Destructive Fishing Gear
Protecting Belize’s ocean heritage
Trawls and gillnets are some of the most destructive forms of fishing gear in the world.
Since 2009, Oceana has been promoting the importance of protecting Belize’s natural resources, encouraging healthy fisheries and highlighting the impact of destructive fishing gear in Belize. Our long-term vision for the Belize Barrier Reef is a thriving ecosystem, capable of producing abundant, healthy marine resources that support a vibrant and sustainable local economy for Belizeans.
In December 2010, the Belizean government announced a ban on all forms of trawling in the country's waters. Oceana in Belize played a crucial role in the decision, collaborating with Belizean Prime Minister Dean Barrow’s administration to negotiate the buy-out of the two shrimp trawlers.
Trawls are one of the most destructive forms of fishing gear in the world. Shrimp trawls are notorious for the amount of bycatch, or untargeted catch, they haul in. Thousands of sea turtles, marine mammals and untargeted fish are caught in shrimp trawlers around the world every year. Meanwhile, bottom trawlers’ weighted nets effectively clear-cut the ocean floor with every pass, destroying sensitive corals and anything else in their way.
With this ban, which went into effect December 31st, 2010, Belize became one of the first countries in the world to institute a complete and permanent ban on trawling in all its waters.
Oceana is also working to phase out gillnet use in Belize.
Gillnets are notorious for high levels of bycatch, often trapping and killing marine mammals, sea turtles, sharks and other ecologically and economically important fish. In Belize, there is evidence of the gear catching, entangling and killing protected species like bonefish, tarpon, permit, manatees and endangered species such as scalloped hammerheads. Gillnets are already credited with the regional extinction of sawfish.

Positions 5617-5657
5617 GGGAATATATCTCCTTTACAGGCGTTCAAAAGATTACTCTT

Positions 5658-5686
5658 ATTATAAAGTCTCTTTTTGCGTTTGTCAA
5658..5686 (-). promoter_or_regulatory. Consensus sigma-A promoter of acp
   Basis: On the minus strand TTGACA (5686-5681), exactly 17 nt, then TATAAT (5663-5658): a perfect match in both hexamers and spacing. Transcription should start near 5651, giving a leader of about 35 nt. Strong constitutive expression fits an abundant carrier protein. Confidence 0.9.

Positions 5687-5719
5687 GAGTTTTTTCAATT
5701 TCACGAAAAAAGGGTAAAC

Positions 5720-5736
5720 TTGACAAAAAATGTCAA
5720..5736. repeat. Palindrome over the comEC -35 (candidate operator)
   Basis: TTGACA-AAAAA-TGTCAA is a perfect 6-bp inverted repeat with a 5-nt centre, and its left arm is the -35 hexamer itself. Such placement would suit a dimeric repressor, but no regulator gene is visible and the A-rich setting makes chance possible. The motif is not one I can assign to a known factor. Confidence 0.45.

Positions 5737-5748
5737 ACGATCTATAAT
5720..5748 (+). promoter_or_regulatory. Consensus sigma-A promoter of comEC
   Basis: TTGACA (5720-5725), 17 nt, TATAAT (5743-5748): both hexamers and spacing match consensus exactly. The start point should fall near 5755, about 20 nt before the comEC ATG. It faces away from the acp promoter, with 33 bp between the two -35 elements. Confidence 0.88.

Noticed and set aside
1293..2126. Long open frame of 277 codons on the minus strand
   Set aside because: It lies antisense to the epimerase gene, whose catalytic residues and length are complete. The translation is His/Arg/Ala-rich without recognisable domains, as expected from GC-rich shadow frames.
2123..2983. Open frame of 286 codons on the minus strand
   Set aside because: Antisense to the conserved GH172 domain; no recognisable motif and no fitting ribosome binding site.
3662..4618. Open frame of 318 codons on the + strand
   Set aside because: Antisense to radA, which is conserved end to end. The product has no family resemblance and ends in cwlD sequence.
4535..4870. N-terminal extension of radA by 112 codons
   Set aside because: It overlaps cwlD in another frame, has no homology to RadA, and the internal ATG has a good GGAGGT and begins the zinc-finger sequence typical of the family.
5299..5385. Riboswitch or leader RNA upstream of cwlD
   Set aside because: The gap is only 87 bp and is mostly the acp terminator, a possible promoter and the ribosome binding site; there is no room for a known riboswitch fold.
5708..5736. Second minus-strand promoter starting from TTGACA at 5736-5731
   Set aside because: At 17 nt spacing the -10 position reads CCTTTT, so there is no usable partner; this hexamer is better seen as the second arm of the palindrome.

In addition to removing an increasingly large number of fish from the ocean, gillnetting can be even more destructive when they become lost or forgotten in the water because they continue to catch animals, a phenomenon known as “ghost fishing”. Without anyone profiting from the catches, they are affecting already depleted commercial fish stocks. Caught fish die and in turn attract scavengers which will get caught in that same net, thus creating a vicious cycle of death.
Moreover, when caught on a reef, nets not only catch fish, turtles, crustaceans, birds or marine mammals, they also destroy hard and soft corals, wiping out complete ecosystems while tossing around in the current. Aside from being bad for the environment, gill nets are bad for people.
Based on economics, science, regional examples and stakeholder engagement, Oceana proposes a phase out of gillnets over two years in order to protect endangered species and livelihoods in tourism and fishing. During the phase out period, Oceana is committed to support Belize Fisheries Department in advancing the transition of the less than 200 licensed Belizean gillnet fishermen to alternative economic activities and fishing gears, and in reducing the impact of illegal fishing on Belizean fishermen.
By stopping the use of gillnets, Belize would take a great step to protect the traditions and livelihoods of thousands of fishers, and its source of affordable, nutritious fish for generations to come.